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Ex-Spooks Control Domain Name Registration (Re: HACKER.TXT)

From: Phil 
Date: Tue, 14 Jan 1997 07:54:31 -0800
Subject: Ex-Spooks Control Domain Name Registration (Re: HACKER.TXT)

Reading the attached message (re: the IP addresses mentioned in Streiber's
book) I was reminded of this little news tidbit.  It's been floating
around USENET for a long while, but many of you may not have seen it yet.

So, as long as we're discussing curious, "mysterious," or supposedly
non-existent IP addresses which nevertheless answer pings...
You should know who controls domain name registration these days.


The following was pulled off of Lexis-Nexis.


             PR Newswire, September 27, 1995


    The following was released today by Web Review:

The press recently reported that the National Science Foundation has turned
over  Internet  Domain Name registration to Network Solutions, Inc. (NSI) of
Herndon, VA.  (An "Internet domain" is the basic address of a corporation or
organization, such as The press failed to note some interesting

   SEBASTOPOL, Calif, Sept. 27

Web Review, a biweekly online magazine on the World Wide Web (see Special
Report at, revealed today that NSI was purchased in May by
Scientific Applications International Corporation (SAIC) of San Diego.
SAIC is a $2 billion company indicted by the Justice Department on ten felony
counts for fraud in managing a Superfund toxic cleanup site (SAIC pleaded

SAIC has also been sued by the Justice Department for civil fraud on an F-15
fighter contract.

   PR Newswire, September 27, 1995

SAIC's board members include Admiral Bobby Inman, former NSA head and deputy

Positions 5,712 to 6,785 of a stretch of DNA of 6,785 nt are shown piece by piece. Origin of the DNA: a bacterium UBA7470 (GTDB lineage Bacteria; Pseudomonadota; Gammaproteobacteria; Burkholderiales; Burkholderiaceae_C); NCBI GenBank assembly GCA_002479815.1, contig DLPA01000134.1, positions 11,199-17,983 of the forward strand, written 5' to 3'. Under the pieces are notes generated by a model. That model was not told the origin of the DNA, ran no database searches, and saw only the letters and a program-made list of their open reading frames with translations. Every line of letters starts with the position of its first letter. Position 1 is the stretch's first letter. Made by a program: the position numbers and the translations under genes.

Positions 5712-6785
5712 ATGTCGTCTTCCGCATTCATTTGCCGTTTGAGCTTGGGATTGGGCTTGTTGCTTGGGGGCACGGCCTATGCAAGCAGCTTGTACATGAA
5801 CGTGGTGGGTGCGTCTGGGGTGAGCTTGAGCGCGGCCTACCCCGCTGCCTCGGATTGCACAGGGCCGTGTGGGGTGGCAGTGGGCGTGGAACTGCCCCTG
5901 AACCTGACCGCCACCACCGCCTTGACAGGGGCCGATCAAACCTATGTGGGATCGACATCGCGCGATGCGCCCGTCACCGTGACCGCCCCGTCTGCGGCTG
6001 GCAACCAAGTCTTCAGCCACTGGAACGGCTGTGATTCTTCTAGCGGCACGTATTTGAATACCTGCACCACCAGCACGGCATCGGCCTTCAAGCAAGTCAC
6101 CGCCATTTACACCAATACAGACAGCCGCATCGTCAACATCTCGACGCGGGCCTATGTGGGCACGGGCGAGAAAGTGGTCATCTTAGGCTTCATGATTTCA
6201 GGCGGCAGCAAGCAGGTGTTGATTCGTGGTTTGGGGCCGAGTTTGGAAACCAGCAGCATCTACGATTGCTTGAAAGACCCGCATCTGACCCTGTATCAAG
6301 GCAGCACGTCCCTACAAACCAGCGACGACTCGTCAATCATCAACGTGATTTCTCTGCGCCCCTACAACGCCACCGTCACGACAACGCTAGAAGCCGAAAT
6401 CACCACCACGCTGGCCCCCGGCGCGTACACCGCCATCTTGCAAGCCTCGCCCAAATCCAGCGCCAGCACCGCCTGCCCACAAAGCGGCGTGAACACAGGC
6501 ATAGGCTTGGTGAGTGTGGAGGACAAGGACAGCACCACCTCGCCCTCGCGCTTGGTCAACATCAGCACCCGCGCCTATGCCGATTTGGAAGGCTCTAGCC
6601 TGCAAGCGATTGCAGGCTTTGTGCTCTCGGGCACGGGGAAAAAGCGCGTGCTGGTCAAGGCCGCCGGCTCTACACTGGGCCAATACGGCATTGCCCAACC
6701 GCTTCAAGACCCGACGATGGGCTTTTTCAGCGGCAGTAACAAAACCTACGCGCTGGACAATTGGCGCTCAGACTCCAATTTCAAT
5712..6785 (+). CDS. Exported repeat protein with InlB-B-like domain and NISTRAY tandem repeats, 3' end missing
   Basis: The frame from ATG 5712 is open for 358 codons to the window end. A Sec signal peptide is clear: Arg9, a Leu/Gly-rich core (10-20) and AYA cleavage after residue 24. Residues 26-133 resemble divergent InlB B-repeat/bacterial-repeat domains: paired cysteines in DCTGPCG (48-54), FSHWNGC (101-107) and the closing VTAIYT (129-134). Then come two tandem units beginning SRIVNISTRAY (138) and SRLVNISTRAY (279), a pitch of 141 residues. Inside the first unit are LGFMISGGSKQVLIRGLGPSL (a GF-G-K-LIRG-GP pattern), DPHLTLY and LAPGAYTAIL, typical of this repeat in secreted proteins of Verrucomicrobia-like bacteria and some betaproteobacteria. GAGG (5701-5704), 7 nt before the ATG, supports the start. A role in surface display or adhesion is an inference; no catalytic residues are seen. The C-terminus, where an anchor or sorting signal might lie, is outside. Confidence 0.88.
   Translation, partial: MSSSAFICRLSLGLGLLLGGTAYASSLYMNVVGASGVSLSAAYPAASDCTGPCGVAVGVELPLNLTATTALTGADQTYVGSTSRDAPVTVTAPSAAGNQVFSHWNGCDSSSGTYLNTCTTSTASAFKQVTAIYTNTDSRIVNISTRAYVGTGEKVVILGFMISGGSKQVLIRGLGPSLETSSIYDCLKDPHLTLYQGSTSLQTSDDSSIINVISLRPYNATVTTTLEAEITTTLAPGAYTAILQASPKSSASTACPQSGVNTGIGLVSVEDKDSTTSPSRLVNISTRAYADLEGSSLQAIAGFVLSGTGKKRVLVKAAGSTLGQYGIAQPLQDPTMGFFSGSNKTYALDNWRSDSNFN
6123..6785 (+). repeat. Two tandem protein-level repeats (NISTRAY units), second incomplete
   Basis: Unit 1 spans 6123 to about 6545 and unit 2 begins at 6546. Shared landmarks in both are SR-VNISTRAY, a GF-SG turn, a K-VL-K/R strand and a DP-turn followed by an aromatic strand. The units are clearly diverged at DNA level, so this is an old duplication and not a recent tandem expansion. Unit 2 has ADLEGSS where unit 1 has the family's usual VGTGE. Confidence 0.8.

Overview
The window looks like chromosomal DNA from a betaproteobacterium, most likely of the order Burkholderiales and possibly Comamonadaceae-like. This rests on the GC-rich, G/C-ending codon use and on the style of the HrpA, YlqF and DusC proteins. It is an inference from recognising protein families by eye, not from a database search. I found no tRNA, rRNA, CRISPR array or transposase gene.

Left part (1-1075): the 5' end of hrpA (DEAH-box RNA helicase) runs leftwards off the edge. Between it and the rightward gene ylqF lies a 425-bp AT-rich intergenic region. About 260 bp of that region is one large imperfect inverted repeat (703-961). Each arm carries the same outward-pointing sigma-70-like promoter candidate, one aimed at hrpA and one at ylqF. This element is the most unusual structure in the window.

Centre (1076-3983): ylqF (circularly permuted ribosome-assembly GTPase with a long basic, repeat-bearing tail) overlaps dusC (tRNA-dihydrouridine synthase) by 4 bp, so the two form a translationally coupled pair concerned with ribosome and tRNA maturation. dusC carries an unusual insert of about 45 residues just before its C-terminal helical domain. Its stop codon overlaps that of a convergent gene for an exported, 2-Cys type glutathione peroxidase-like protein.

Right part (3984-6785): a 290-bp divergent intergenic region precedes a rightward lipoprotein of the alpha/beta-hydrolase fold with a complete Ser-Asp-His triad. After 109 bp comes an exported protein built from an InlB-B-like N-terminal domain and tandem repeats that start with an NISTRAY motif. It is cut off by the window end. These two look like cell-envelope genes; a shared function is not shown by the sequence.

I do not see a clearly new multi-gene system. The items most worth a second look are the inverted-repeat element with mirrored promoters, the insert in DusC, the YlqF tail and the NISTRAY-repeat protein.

director of the CIA; Melvin Laird, Nixon's defense secretary; and retired
General Max Thurman, commander of the Panama Invasion.  Recently departed board
members include Robert Gates, former CIA director; William Perry, current
Secretary of Defense; and John Deutch, the current CIA director.  Current
SAIC government contracts include re-engineering information systems at the
Pentagon, automation of the FBI's computerized fingerprint identification
system, and building a national criminal history information system.

"At the very time the  Internet  community is struggling with the issues of
encryption and privacy, I'm more than a little uneasy to find this bunch of
ex-spooks sitting at the very entry point of the Net," says Jim Warren, a
leading activist in making government records accessible, in the article
written by investigative journalist Stephen Pizzo.  Pizzo is Web Review Senior
Editor and co-author of the book "Inside Job," an expose on the savings & loan

   Web Review is produced by Songline Studios, an affiliate of O'Reilly &
Associates. CONTACT: Dale Dougherty, president of Songline
Studios, 707-829-6500,; or Richard Coman, Managing Editor of
Web Review, 707-829-5600,

                        PR Newswire, September 27, 1995


LOAD-DATE: September 28, 1995

> --------------- MESSAGE area51.v096.n036.11 ---------------
> From: "A.J. Craddock" <>
> Subject: HACKER.TXT. Area 51 Computer addresses (nein!)
> Date: Mon, 13 Jan 1997 15:37:14 -0800
> I have been asked to elaborate on the supposed Area 51 computer IP
> addresses listed in HACKER.TXT

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